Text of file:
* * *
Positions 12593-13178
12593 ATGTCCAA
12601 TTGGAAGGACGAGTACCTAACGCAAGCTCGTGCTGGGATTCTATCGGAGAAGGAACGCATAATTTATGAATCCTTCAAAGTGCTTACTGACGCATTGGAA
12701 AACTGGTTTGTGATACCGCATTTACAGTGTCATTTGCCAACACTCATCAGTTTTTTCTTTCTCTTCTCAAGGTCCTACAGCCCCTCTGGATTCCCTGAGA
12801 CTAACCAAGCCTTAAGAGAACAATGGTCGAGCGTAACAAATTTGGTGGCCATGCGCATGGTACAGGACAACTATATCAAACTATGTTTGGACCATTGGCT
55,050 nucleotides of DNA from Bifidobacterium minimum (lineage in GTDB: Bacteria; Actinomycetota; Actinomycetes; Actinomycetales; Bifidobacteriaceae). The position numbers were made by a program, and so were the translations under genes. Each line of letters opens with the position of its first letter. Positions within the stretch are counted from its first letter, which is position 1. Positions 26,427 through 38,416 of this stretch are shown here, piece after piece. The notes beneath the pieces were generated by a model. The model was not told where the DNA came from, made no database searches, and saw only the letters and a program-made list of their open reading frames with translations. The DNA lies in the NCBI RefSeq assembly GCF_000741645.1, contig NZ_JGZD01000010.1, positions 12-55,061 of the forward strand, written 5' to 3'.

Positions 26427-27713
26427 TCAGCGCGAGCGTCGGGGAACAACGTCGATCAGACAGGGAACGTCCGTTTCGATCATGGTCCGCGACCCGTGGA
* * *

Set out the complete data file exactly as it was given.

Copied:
Positions 12593-13178
12593 ATGTCCAA
12601 TTGGAAGGACGAGTACCTAACGCAAGCTCGTGCTGGGATTCTATCGGAGAAGGAACGCATAATTTATGAATCCTTCAAAGTGCTTACTGACGCATTGGAA
12701 AACTGGTTTGTGATACCGCATTTACAGTGTCATTTGCCAACACTCATCAGTTTTTTCTTTCTCTTCTCAAGGTCCTACAGCCCCTCTGGATTCCCTGAGA
12801 CTAACCAAGCCTTAAGAGAACAATGGTCGAGCGTAACAAATTTGGTGGCCATGCGCATGGTACAGGACAACTATATCAAACTATGTTTGGACCATTGGCT
55,050 nucleotides of DNA from Bifidobacterium minimum (lineage in GTDB: Bacteria; Actinomycetota; Actinomycetes; Actinomycetales; Bifidobacteriaceae). The position numbers were made by a program, and so were the translations under genes. Each line of letters opens with the position of its first letter. Positions within the stretch are counted from its first letter, which is position 1. Positions 26,427 through 38,416 of this stretch are shown here, piece after piece. The notes beneath the pieces were generated by a model. The model was not told where the DNA came from, made no database searches, and saw only the letters and a program-made list of their open reading frames with translations. The DNA lies in the NCBI RefSeq assembly GCF_000741645.1, contig NZ_JGZD01000010.1, positions 12-55,061 of the forward strand, written 5' to 3'.

Positions 26427-27713
26427 TCAGCGCGAGCGTCGGGGAACAACGTCGATCAGACAGGGAACGTCCGTTTCGATCATGGTCCGCGACCCGTGGA